Vinaigrettes may be made with any type of vinegar and any type of oil, which is why it is impossible to write lucidly about them.
Women would first bathe their feet in a mixture of vinegar and natural vegetation.
The oil and vinegar will appear to have put aside their differences and get along.
Whisking oil and vinegar in a bowl is the most tenuous kind of emulsion.
Enjoy them with a dash of vinegar hot sauce and a slice of corn bread for the true Southern experience.
“Perhaps it is the vinegar,” suggested Carolina rather spitefully.
A man begged him for vinegar: he begged it of a neighbour, and gave it.
Make cider and vinegar of the second and third grades and culls.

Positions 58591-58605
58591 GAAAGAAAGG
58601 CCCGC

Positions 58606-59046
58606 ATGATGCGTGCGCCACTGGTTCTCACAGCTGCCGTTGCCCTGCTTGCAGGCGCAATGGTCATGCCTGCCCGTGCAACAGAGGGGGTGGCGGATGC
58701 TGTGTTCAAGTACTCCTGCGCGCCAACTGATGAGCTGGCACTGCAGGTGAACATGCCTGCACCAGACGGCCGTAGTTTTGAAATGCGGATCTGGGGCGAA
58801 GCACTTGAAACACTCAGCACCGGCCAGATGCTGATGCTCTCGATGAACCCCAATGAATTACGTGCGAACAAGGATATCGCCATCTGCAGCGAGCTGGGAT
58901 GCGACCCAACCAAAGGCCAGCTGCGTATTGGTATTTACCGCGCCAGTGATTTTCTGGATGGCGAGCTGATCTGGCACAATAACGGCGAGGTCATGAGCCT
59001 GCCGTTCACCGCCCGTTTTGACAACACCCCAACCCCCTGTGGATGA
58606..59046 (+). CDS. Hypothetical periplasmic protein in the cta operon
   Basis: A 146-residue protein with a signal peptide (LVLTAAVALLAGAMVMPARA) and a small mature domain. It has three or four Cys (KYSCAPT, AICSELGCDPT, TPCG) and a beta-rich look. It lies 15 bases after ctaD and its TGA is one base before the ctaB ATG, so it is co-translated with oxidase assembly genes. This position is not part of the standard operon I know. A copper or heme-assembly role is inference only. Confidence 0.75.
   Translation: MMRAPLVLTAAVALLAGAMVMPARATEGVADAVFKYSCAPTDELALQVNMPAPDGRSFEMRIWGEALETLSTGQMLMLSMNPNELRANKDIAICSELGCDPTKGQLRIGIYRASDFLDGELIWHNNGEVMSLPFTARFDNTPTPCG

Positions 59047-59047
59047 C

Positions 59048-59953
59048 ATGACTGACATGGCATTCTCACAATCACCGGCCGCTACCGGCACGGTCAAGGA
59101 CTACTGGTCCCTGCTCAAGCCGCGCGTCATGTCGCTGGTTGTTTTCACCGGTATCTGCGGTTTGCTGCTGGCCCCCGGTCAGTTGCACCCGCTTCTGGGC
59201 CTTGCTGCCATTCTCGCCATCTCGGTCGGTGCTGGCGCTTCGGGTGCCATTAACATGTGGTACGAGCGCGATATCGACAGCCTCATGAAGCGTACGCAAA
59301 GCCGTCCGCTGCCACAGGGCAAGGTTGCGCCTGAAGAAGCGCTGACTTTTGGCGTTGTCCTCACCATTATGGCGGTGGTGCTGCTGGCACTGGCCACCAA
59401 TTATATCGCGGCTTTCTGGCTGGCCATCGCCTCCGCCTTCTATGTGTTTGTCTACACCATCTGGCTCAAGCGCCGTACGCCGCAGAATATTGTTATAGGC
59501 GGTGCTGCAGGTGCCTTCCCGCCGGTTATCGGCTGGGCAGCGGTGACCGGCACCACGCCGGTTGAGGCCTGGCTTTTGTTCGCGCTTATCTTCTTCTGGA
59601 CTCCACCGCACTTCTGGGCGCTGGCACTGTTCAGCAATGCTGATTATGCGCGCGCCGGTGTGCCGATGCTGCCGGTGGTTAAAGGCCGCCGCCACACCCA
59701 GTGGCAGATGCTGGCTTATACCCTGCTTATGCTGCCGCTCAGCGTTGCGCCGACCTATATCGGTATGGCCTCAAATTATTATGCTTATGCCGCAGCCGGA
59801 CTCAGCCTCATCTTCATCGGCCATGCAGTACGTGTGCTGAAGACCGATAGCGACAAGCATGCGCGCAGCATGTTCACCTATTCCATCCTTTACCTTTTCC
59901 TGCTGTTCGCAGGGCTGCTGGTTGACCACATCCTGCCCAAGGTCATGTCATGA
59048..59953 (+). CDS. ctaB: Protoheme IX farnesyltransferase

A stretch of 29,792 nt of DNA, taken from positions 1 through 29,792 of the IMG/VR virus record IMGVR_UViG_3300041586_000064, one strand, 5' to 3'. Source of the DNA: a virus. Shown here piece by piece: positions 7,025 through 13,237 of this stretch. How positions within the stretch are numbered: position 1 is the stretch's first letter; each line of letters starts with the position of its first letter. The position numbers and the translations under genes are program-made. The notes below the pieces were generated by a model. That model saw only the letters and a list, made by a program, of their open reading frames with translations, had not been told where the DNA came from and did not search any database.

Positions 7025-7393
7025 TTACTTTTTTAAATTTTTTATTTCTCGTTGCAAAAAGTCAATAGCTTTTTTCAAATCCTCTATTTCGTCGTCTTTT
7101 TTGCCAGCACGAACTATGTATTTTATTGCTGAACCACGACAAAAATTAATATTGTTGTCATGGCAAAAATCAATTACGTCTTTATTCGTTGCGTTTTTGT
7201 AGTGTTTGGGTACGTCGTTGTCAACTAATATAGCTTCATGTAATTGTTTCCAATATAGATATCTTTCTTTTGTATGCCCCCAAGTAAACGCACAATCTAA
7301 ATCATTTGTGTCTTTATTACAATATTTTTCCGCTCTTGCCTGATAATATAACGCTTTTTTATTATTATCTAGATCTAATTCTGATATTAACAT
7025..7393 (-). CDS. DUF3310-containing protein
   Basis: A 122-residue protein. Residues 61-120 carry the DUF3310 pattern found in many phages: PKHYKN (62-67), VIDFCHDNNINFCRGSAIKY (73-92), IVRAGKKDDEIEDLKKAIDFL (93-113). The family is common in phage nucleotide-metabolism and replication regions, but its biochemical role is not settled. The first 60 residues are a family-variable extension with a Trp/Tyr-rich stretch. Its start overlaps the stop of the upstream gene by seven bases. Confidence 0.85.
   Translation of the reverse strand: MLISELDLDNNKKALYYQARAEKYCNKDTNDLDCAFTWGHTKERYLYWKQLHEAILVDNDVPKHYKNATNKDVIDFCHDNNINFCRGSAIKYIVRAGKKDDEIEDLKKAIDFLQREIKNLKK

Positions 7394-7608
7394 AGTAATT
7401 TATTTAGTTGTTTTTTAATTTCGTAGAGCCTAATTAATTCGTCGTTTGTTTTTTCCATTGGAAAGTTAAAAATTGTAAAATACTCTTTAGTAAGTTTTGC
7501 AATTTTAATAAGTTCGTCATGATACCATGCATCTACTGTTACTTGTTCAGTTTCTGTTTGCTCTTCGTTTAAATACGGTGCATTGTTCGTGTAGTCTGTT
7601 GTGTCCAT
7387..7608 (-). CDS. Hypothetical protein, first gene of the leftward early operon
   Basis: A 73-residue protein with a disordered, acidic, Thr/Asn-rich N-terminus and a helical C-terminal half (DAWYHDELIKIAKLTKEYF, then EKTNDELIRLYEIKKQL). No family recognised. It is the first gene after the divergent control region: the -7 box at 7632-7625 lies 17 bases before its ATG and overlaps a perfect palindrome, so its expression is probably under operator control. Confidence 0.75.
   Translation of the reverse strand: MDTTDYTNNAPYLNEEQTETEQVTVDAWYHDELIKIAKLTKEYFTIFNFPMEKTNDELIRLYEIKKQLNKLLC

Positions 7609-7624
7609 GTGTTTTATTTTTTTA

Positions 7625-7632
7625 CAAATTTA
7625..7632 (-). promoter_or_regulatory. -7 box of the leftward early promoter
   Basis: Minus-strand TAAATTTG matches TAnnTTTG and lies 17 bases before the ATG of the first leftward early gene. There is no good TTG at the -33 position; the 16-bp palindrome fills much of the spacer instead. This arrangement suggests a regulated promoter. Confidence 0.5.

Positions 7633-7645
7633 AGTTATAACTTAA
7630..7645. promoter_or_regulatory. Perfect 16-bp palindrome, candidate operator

Take a leg of lamb and season it with salt, pepper, oil and a drop of vinegar.
Lemon juice and vinegar are merely acetates and citrates of potash, and are not as good.
vinegar vin·e·gar (vĭn'ĭ-gər)
An impure dilute solution of acetic acid obtained by fermentation beyond the alcohol stage and used as a preservative.
Heb. hometz, Gr. oxos, Fr. vin aigre; i.e., "sour wine." The Hebrew word is rendered vinegar in Ps. 69:21, a prophecy fulfilled in the history of the crucifixion (Matt. 27:34). This was the common sour wine (posea) daily made use of by the Roman soldiers. They gave it to Christ, not in derision, but from compassion, to assuage his thirst. Prov. 10:26 shows that there was also a stronger vinegar, which was not fit for drinking. The comparison, "vinegar upon nitre," probably means "vinegar upon soda" (as in the marg. of the R.V.), which then effervesces.